Many rural communities around South Africa live in poverty, a circle that is very difficult to break. For generations, farm workers have been trapped in a never-ending cycle of poverty whose roots lay in colonialism, slavery, apartheid and the so-called “dop system”, whereby workers were partly paid in alcohol for their labour.
The dop system is now outlawed, but its legacy of alcoholism is still felt in many communities. The effects of poverty have a long-lasting reach on a community's lifestyle.
Overcrowding, illiteracy and high school dropout rates, go hand in hand with alcohol abuse and domestic violence, teen pregnancy, unprotected sex leading to STDs and HIV/AIDS, a high incidence of TB and foetal alcohol syndrome.
All of which have a profound effect on the quality of life and especially on the life of the children born into these communities. Without a means to change and alter this cycle of poverty, individuals find it hard to break free and so the cycle continues.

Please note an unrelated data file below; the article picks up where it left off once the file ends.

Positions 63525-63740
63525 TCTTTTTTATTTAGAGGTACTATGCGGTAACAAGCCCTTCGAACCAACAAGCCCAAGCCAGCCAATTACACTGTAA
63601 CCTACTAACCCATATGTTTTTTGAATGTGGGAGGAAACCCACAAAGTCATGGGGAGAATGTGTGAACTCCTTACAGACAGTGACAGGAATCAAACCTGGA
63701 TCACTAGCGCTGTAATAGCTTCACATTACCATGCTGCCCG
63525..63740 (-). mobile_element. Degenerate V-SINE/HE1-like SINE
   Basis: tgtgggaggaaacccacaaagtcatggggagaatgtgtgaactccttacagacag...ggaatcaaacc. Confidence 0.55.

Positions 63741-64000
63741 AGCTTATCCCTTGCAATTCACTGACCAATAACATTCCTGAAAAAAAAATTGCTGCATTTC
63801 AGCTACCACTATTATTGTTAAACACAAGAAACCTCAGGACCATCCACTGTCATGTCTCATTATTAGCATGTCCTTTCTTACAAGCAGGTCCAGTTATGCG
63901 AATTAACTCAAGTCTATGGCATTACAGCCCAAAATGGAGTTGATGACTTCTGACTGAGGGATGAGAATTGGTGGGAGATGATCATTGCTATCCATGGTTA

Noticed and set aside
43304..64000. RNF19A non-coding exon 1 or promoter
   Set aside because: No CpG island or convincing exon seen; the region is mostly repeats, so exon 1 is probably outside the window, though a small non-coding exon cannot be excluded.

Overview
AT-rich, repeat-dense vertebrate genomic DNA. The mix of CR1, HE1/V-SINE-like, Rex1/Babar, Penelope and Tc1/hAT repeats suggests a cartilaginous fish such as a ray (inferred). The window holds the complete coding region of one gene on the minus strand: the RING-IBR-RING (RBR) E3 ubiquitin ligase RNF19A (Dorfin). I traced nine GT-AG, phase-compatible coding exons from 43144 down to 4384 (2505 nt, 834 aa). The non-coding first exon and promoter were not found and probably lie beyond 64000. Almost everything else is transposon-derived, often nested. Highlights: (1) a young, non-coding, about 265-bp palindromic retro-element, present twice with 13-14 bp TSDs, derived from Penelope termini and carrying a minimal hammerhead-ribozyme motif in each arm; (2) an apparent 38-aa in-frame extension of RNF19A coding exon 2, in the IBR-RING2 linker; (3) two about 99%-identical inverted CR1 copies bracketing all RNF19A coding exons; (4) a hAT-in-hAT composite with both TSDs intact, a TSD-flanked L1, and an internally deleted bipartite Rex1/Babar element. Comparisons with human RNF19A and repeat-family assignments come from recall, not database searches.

Fortunately, there are organisations, farms and individuals who recognise these problems and are able to offer a means to break the cycle. Through education, improved health and personal development many farm workers and their children can make informed decisions and change how they live.
Through education and persistence, rural communities in the Malmesbury District of the Western Cape are developing organic gardens to feed themselves and even bring in a small income by selling the excess produce from their gardens.
Organisations such as the Goedgedacht Trust and the Fynbos Estate have encouraged positive change within their local communities by tackling the underlying problems. These long-term programmes of education in conjunction with health, personal development and care for the planet will increase the well being of our farm workers.